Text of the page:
When global political or market events frighten investors, they tend to see the stock market as one big entity where individual stocks move up or down together. Below, the average six-month correlation between the performance of the average individual S&P-500 stocks and the index itself over the past 13 years is plotted. The higher the percentage of correlation, the more individual stocks move in unison with the overall market.

We wondered how many readers would understand how the graph was made. Then we realized that we ourselves did not understand it. We consulted Credit Suisse First Boston and learned that the data for the graph was prepared by Mika Toikka. Toikka told us that the article got it wrong. In particular, the index itself was not involved in making the graph. He explained that the graph was constructed as follows:

For a given day, for each pair of the 500 stocks in the S&P-500, the correlation between the pair's last six months daily returns (percentage increases or decreases) was computed. The average of these correlations over all possible pairs for the given day was calculated. These averages then were plotted for the thirteen-year period.

When the averages are high the returns of the individual stocks are highly correlated, so they would tend to follow the S&P index. The point of the graph is to show that this appears to occur at times of wars and other crises, suggesting that, at these times, buyers and sellers are not looking at the "fundamentals" of the stocks but rather are just following the market.

Referring to the period during the Iraq war, Toikka is quoted as saying:

It's been a difficult environment to pick up outperformance by picking stocks. Everything has been moving together so i'ts difficult to pick out home runs.

DISCUSSION QUESTIONS:

(1) Does this say that the market is not an "efficient" market during a war, and so we should be able to make money trading during a war?

(2) How do you think stock experts "pick out the home runs"?


Speaking of stocks, we neglected to report that the famous Wall Street Journal contest between the darts and the experts ended with the six-month period from March 14, 2002 to August 30, 2002. The contest had 147 six-month periods. The score of the experts vs darts was 90 to 57 in favor of the experts. For the experts vs the Dow Industrials the score was 80 to 67 in their favor.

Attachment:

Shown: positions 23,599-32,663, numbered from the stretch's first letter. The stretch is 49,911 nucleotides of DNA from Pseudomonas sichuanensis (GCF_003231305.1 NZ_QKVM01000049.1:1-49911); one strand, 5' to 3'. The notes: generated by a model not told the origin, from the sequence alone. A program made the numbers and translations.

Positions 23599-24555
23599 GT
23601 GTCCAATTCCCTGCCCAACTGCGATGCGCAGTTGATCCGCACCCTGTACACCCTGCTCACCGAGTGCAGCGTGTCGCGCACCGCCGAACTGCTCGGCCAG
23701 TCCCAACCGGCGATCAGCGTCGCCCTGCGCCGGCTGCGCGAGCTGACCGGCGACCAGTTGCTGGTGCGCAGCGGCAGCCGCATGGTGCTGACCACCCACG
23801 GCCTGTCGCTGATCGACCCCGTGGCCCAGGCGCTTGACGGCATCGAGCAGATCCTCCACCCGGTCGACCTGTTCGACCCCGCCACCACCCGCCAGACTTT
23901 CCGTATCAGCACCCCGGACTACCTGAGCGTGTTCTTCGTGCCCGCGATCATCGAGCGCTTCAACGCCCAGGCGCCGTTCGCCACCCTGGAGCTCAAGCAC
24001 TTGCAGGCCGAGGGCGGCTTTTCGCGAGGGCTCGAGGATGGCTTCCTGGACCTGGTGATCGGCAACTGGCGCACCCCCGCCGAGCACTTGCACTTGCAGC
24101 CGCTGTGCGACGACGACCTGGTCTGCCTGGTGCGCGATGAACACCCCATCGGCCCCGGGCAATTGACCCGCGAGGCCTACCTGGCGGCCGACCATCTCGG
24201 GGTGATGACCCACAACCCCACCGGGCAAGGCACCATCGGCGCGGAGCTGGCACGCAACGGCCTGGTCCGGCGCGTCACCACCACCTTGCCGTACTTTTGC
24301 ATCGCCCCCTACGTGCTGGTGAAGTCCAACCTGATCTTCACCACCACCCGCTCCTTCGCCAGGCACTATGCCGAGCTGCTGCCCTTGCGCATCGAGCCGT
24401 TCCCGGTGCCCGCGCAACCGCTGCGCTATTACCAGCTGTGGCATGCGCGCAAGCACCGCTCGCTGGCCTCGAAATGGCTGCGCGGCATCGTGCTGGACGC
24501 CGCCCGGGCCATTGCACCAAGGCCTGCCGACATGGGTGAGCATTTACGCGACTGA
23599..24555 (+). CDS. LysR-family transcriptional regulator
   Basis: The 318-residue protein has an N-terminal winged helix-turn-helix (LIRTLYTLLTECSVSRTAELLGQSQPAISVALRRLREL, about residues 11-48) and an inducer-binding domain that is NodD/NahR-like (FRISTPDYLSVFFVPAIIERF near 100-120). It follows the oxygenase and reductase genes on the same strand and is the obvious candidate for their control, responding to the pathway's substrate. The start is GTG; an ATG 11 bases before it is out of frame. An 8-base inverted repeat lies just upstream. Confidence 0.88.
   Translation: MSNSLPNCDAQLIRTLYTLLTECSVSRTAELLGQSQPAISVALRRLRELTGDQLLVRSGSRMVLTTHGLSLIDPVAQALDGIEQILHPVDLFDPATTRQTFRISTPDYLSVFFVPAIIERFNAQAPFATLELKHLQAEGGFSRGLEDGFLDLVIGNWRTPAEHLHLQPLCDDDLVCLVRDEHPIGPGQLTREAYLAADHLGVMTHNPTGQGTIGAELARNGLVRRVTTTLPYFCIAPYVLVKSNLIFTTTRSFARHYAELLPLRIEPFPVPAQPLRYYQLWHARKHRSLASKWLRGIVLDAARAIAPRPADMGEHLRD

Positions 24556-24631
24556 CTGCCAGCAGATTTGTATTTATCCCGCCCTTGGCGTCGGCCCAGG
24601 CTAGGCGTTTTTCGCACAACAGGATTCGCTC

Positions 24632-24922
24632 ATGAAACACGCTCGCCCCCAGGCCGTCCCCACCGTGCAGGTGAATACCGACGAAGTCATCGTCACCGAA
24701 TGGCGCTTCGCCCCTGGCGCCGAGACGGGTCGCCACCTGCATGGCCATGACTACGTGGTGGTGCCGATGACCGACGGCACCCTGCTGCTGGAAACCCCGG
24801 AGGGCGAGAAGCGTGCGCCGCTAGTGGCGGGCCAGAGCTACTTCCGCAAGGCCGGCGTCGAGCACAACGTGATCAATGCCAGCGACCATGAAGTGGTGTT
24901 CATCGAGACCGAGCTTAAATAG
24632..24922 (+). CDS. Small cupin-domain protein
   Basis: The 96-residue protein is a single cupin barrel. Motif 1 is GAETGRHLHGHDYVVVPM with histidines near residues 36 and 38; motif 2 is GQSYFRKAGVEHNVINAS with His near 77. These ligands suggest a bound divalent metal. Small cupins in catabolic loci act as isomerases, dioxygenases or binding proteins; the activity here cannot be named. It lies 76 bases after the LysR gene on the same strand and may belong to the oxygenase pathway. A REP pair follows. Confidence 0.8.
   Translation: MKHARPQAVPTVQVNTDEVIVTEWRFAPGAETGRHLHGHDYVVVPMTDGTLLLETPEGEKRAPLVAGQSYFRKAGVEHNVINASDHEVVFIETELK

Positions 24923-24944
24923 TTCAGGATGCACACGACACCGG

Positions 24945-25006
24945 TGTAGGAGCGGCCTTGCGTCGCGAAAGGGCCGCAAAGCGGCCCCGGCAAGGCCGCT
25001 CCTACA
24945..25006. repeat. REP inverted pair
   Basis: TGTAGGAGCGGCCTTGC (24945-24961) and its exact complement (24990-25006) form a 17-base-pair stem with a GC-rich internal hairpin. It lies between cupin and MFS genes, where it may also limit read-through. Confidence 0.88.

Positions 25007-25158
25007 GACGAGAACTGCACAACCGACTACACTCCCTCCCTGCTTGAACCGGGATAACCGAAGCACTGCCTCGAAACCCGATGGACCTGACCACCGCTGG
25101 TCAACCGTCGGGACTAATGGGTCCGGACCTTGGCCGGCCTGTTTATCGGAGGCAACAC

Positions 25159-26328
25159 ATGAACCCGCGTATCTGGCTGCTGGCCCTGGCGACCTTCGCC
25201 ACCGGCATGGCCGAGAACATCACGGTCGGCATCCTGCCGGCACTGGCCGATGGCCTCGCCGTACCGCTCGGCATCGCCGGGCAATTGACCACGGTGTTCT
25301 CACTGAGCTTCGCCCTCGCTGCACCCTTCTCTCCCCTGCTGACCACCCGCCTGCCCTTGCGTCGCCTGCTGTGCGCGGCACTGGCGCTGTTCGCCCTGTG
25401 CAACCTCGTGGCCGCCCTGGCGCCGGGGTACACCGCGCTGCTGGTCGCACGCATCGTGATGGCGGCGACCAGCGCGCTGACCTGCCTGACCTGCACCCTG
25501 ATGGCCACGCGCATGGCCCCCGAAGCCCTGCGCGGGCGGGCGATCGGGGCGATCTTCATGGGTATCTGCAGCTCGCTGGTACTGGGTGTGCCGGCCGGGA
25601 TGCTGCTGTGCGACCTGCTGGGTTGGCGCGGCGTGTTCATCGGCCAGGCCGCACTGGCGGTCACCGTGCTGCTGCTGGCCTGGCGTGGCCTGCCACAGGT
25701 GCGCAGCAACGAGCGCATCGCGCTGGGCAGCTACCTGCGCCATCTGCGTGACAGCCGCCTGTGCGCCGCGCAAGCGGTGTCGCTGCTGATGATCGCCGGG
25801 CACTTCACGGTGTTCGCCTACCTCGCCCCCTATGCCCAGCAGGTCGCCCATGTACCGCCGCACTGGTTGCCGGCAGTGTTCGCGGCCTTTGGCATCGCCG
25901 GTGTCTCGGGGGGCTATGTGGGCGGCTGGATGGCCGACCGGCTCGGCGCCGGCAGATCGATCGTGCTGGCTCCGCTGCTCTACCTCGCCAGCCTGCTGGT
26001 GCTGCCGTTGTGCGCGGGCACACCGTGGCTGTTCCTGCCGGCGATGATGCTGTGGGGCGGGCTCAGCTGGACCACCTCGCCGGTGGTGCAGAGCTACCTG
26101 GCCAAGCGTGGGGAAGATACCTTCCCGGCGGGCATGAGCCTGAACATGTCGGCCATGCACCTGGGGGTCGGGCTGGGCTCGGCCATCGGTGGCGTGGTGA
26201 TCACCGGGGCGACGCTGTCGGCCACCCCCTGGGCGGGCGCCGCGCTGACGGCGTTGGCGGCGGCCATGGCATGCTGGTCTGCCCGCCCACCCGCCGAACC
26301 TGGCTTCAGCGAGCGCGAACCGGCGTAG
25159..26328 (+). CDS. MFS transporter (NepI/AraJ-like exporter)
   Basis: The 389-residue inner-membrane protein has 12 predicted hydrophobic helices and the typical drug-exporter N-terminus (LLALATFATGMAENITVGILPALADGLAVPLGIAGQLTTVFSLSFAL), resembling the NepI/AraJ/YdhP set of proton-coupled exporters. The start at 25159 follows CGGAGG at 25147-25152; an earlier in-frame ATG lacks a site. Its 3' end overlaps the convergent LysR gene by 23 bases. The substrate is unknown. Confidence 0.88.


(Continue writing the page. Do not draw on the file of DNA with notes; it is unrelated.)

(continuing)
If the winners were the result of tossing a coin 147 times, the expected number of wins for the experts would would be 73.5 with standard deviation 6.06. Thus the experts' 90 wins against the darts, was 16.5 greater than expected by chance. This is a deviation of more than two standard deviations but less than 3, making the results significant at the 95% level. But the experts' 80 wins against the Dow Industrials was only 6.5 more than expected by chance, which is about one standard deviation and hence not significant.

The dart contest still goes on but without the experts. Now it is the darts against the readers. The Journal compares the six month performance of six randomly chosen readers' stocks with six stocks chosen by throwing darts. In addition to this contest, the reader whose stock does the best gets a Wall Street Journal tote bag.

The winner of the tote bag for the six-month period ending March 31 was Paul Nelson who chose ViaSat Inc. to win. This is a digital satellite communication company whose clients include the U.S. military. Its stock rose 80% over this six-month period. Here is a comparison of the progress of this stock over this six-month period compared to the performance of the Dow.


The August 2002 meeting of the American Statistical Association had an interesting pair of talks on how graphics are done at the New York Times. The speakers were Charles Blow, the Graphics Director, and Arohie Tse, the Graphics Editor at the Times. The Times graphics are prepared by a group of about 30 people, mostly quite young and from a wide variety of backgrounds (none are statisticians) who work together trying out ideas on each other. They also consult statisticians and other researchers. They typically have at most three days to get the data and to make the graphic. Blow wrote in his abstract:

Information graphics designers in print journalism are presented with a wide variety of data types and formats, which often can't be captured by any standard visualization technique. They need to respond with eye-catching graphics that communicate information clearly and without distortion to a diverse readership--and they need to be ready before the story becomes stale.

Tse gave examples of graphics projects that he was responsible for, including the many graphics that accompanied the analysis of the Times's account of the Florida presidential ballots and the graphics associated with the release of the 2000 Census data. He compared graphs before and after color was introduced in the Times to show that much more information could now be included in graphics by using color. He said this was particularly true when reporting results of surveys, political polls and weather data.

While examples of Times graphics have won high praise from the experts including Tufte, they do not always avoid the well- known graphics pitfalls. Howard Wainer illustrated this by several examples of recent graphics from the Times when he introduced the speakers. In his wonderful Chance Lecture "How to display data badly" Wainer remarked that he only picked on the big guys, so most of his examples of bad graphics were taken from major newspapers.